Understanding Your FICO Score - Are You A High Risk Or Low Risk Credit Applicant?

 by: Michael Saunders

Your credit history reported is shown as a three-digit number, and you should know what that number is, especially if you plan to purchase anything on credit soon. This three-digit number is most commonly known as a FICO score. (FICO is an acronym for Fair Isaac and Co., the company that began developing credit-scoring systems in the 1950s.) The people at FICO claim to use 30 different factors to determine risk. However, they won't disclose the exact formula for arriving at these scores. All three of the major credit bureaus (Equifax, Trans Union, and Experian) use FICO scores.

Credit scoring uses your credit history to evaluate the likelihood of your loan going into default. Scoring has been used in the credit card and installment loan industries for years. Now, credit scores are also being used in the mortgage industry. Having a credit score helps lenders streamline underwriting by quickly categorizing borrowers. A high credit score may mean that your application will receive only a superficial review by the prospective lender. A very low score, on the other hand, may get you a quick review and denial.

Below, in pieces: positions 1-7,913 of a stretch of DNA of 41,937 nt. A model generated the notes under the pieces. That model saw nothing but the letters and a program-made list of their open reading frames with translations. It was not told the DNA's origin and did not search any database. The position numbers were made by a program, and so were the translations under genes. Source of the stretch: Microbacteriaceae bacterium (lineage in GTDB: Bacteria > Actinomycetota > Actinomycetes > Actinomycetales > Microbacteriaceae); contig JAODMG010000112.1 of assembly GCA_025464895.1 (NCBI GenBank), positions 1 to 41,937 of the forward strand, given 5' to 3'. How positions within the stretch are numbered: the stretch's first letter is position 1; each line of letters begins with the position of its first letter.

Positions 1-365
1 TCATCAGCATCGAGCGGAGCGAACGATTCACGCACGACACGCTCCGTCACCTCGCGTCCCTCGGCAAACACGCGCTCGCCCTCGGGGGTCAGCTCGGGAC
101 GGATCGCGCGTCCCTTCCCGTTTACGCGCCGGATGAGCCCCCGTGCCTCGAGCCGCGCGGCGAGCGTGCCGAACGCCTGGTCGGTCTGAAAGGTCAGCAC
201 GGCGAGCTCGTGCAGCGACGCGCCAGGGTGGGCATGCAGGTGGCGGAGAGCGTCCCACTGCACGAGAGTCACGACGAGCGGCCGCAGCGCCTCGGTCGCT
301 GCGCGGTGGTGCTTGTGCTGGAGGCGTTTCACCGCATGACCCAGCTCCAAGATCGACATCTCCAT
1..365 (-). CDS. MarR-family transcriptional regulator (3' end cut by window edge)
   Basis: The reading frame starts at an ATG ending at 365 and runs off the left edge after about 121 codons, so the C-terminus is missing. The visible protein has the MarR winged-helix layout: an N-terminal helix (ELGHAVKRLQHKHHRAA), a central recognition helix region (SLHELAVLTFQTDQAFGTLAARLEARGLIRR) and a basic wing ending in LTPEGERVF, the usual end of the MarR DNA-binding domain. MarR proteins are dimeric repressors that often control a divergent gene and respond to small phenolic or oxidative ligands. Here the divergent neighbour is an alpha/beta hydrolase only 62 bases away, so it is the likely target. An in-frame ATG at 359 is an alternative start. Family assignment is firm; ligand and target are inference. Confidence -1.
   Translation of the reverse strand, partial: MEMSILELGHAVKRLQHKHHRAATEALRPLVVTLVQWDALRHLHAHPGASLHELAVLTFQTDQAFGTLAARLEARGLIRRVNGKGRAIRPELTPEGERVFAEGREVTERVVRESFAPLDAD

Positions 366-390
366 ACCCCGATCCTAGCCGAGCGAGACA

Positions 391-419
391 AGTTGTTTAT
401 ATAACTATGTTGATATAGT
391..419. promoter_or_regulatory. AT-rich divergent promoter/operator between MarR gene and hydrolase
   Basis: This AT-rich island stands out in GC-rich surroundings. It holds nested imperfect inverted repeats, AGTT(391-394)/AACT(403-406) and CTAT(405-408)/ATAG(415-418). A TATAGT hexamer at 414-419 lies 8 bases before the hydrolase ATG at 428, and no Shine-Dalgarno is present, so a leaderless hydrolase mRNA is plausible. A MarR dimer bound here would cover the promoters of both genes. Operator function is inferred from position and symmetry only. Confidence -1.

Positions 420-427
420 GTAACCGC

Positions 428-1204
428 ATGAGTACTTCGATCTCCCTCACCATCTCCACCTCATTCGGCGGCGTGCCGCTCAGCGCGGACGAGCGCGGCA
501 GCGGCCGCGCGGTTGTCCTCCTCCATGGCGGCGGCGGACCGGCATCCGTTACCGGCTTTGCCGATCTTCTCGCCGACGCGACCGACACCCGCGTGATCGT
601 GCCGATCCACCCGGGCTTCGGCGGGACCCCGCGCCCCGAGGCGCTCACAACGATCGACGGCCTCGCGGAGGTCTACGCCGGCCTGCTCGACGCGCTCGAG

Your score will fall somewhere between 300 and 900; most consumers fall somewhere between 500 and 800. A FICO in the 500s is a very low score, which translates to lenders as high risk. The 600s is considered a medium score. Your payment history will be closely scrutinized and written explanations regarding the derogatory credit will likely be required prior to issuing any credit. Many lenders will not lend to someone with a FICO of less than 640. A FICO of 680 or higher is considered a high score, which means low risk for the lender and lower costs to the consumer.   (continued...)
Understanding Your FICO Score - Are You A High Risk Or Low Risk Credit Applicant?
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About The Author

Michael Saunders has an MBA from the Stanford Graduate School of Business. He edits a site on Credit Repair and Debt Consolidation and is president of Information Organizers, LLC.



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Edited by: Michael Saunders

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